That brings us to the original question of whether it should be hate speech to preach against gay marriage. And for reference, I’d ask you whether you think it’s hateful for a religious leader to preach against allowing women, or black people, to vote? Is it hateful for a religious leader to preach against allowing Jews to immigrate? This becomes a moral question, not a legal one. In all those cases, the religious leaders are not promoting harm or violence against a specific group, but are expressing an opinion that we would find distasteful and unpopular. Should the preacher be thrown in jail? Absolutely not, unless they stand up and actually incite hatred against the group itself (i.e. a religious person standing at a pulpit should not be permitted to shout “Kill the Jews” or “Kill the Muslims”). But morally, I would hope that a person with a conscience would decide not to follow the teachings of such a narrow-minded religious leader. Unfortunately, many do.

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4 segacs 09.17.03 at 6:04 PM

I assume you’ll be following the results of today’s vote in parliament about hate legislation being extended to gays and lesbians.

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5 Sigivald 09.17.03 at 6:26 PM

I am by no means opposed to gay marriage (or, for those with religious qualms, call it civil unions or whatever, doesn’t matter), but I’m not at all sure that “being married (in a way recognised by the state)” is a basic right.

Perhaps this is because I’m not sure the state should recognise marriages at all (for anyone), as such.

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6 David H 09.17.03 at 7:59 PM

Thus spaketh Jonny:

“Thus, if you use your “right to freedom of speech” irresponsibly ie. hate speech, then you will lose it.”

You have the right to not be killed by someone who doesn’t like you. If you use that right irresponsibly (eg. stand in a street and talk about how black people should go back to Africa) do you lose that right?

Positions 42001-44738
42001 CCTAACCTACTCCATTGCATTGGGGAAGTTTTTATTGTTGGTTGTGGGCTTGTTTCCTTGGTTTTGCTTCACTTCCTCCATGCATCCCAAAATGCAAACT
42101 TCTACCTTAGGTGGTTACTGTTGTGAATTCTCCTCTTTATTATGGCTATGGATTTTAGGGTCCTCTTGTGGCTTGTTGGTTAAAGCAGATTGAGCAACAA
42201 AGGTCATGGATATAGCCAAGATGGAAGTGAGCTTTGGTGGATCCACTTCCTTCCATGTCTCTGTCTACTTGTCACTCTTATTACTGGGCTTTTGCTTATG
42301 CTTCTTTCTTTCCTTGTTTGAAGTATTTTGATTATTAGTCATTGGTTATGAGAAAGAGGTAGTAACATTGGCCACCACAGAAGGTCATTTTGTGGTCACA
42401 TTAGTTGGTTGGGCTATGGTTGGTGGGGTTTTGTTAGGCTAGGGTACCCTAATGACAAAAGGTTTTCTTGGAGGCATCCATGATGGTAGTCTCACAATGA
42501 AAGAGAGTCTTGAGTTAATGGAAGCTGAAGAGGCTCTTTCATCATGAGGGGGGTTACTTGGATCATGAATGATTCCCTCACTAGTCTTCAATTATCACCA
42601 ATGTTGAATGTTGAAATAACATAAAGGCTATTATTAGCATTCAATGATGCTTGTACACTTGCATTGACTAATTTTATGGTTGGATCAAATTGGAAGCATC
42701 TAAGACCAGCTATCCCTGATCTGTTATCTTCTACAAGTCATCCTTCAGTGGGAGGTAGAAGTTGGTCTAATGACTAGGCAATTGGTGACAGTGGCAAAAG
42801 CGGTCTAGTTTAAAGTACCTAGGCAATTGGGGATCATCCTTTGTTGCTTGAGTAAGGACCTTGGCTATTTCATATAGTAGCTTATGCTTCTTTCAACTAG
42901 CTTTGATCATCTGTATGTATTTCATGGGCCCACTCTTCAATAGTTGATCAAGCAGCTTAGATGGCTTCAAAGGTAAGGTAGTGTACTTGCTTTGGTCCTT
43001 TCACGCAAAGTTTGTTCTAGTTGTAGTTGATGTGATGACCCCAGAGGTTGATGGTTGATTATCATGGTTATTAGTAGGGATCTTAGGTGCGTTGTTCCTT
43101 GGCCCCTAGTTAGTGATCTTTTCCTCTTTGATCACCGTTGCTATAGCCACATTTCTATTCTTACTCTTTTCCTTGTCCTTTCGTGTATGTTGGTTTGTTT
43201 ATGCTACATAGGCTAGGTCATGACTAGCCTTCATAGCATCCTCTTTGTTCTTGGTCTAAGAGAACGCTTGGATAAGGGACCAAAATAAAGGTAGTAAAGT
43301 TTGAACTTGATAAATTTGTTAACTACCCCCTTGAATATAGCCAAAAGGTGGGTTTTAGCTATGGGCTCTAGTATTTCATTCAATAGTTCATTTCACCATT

Of course not, thats the definition of a right. You take away privileges, not rights. If you say that a given “right” can be arbitrarily taken away, then it is hardly a right. Its a privilege, and a tenuous one at that.

Personally, I believe that free speech is a right. Other people (notably many military dictators and palestinian activists) consider free speech to be a privilege, granted only to those who toe the party line.

I guess its up to everyone to make their own decision in that regard.

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7 segacs 09.17.03 at 8:12 PM

Close, but there are exceptions, David. You have the right to freedom, but you get that taken away from you if you go out and kill someone and get put in jail. There are ways that people can lose certain rights.

But someone convicted of hate crimes doesn’t lose the right to speak freely about other things. They do have to face the consequences of their crime though.

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8 Eric 09.17.03 at 10:57 PM

I agree with David on this one. If Freedom of Speech is a right, then it can’t be arbitrarily taken away because we don’t think what’s being said is “responsible”. The very reason Freedom of Speech exists is to make sure this sort of action doesn’t happen. Sari mentioned how there are already limitations on freedom of speech since you can’t yell fire in a crowded theatre or hire a contract killer. Neither of these have anything to do with Freedom of Speech however. Freedom of Speech doesn’t say you can say anything in any place at any time. Freedom of Speech says that a person is entitled to speak his/her opinion in a public forum without being attacked or thrown in jail. Yelling fire in a theatre or hiring a contract killer is not stating one’s opinion in a public forum, so it’s irrelevant to Freedom of Speech. Likewise, perjury couldn’t be defended by freedom of speech. People seem to think that a person’s Freedom of Speech should be curbed when people say things that are offensive or hateful. But if that were the case, then what sort of speech exactly is the right to free speech protecting? People aren’t trying to silence others for talking about pizza toppings or saving the whales. The speech no one finds “irresponsible” isn’t the speech that needs to be protected. The downsides of Freedom of Speech are far superior to the downsides of not having free speech, and as soon as you introduce Hate Speech Laws, you no longer have freedom of speech.